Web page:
Herbert Spencer on the right of political and economic “dissenters” to have their different beliefs and practices respected by the state (1842)
Herbert Spencer (1820-1903) argues that political and economic “dissenters” should have the same right as religious dissenters to have their different beliefs and practices respected by the state:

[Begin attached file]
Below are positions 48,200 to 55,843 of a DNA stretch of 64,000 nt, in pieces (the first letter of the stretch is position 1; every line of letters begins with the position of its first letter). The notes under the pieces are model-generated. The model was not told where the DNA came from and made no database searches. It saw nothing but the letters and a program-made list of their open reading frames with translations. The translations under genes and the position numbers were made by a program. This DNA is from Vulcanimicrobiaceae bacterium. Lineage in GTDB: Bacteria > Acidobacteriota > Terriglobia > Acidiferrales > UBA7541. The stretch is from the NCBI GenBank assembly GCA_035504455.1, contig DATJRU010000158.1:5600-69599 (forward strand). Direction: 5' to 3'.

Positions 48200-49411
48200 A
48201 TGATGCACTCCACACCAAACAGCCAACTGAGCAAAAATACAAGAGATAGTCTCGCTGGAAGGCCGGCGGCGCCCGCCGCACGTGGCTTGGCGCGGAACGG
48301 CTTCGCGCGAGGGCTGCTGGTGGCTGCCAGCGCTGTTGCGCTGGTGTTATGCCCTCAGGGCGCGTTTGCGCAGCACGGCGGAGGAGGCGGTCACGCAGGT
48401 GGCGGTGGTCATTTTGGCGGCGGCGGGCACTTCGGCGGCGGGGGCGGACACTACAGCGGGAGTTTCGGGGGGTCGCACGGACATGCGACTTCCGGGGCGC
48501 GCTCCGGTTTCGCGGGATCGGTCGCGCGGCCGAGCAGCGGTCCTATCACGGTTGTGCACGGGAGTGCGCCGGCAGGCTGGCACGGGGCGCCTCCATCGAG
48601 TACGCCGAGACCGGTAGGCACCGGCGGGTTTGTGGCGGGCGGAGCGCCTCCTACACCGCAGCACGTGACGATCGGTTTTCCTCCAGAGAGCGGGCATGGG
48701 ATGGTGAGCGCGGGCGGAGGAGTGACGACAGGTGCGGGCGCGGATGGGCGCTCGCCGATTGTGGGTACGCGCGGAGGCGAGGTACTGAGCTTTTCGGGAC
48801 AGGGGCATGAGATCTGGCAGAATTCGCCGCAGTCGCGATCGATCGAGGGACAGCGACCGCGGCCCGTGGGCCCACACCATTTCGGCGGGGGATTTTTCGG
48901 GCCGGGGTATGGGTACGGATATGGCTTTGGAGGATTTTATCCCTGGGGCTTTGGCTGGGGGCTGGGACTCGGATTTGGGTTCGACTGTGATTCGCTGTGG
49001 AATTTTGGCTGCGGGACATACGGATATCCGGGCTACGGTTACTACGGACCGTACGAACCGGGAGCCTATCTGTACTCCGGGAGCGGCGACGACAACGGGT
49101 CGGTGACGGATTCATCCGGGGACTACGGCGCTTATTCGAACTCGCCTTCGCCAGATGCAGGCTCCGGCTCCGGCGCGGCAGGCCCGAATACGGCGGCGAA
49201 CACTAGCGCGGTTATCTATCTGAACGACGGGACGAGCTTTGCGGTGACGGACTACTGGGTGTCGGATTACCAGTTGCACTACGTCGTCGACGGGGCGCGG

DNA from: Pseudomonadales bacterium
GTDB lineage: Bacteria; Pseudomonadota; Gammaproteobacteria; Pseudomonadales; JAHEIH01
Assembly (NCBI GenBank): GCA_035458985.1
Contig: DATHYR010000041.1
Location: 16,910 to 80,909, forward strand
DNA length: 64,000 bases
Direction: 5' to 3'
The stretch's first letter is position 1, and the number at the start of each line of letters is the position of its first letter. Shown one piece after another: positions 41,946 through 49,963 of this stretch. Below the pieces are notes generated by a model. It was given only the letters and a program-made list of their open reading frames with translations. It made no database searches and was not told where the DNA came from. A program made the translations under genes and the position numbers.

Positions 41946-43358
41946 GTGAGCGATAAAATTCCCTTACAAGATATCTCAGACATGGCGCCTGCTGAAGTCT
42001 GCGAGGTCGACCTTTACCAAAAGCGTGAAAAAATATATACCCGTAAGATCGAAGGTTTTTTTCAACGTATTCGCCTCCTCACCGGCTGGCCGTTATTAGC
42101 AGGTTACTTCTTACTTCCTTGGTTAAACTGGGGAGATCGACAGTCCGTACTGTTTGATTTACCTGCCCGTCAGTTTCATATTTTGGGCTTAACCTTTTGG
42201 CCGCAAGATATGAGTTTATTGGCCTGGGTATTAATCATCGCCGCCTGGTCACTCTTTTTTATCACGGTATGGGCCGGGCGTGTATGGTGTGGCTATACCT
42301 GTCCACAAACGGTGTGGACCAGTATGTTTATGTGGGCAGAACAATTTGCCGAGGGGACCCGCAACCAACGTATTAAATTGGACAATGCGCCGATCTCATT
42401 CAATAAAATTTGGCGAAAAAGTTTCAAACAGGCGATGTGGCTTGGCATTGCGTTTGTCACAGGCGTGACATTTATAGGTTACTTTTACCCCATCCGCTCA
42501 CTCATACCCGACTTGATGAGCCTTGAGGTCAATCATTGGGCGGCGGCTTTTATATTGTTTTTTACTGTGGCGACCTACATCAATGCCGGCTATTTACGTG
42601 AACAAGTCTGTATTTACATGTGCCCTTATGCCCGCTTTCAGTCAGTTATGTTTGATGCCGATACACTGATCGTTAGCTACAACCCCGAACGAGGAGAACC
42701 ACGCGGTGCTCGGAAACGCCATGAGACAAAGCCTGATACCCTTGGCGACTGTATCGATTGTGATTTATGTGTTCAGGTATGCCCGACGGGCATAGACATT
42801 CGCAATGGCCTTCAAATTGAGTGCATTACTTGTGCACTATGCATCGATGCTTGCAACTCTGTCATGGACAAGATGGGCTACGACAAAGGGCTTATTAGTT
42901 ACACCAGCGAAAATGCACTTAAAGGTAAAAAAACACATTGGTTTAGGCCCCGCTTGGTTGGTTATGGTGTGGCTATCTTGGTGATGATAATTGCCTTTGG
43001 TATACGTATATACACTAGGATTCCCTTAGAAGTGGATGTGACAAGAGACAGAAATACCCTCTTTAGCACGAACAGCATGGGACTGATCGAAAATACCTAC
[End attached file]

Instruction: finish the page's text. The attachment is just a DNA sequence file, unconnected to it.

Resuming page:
The chief arguments that are urged against an established religion, may be used with equal force against an established charity. The dissenter submits, that no party has a right to compel him to contribute to the support of doctrines, which do not meet his approbation. The rate-payer may as reasonably argue, that no one is justified in forcing him to subscribe towards the maintenance of persons, whom he does not consider deserving of relief. The advocate of religious freedom, does not acknowledge the right of any council, or bishop, to choose for him what he shall believe, or what he shall reject. So the opponent of a poor law, does not acknowledge the right of any government, or commissioner, to choose for him who are worthy of his charity, and who are not. … So the dissenter from established charity, objects that no man has a right to step in between him and the exercise of his religion.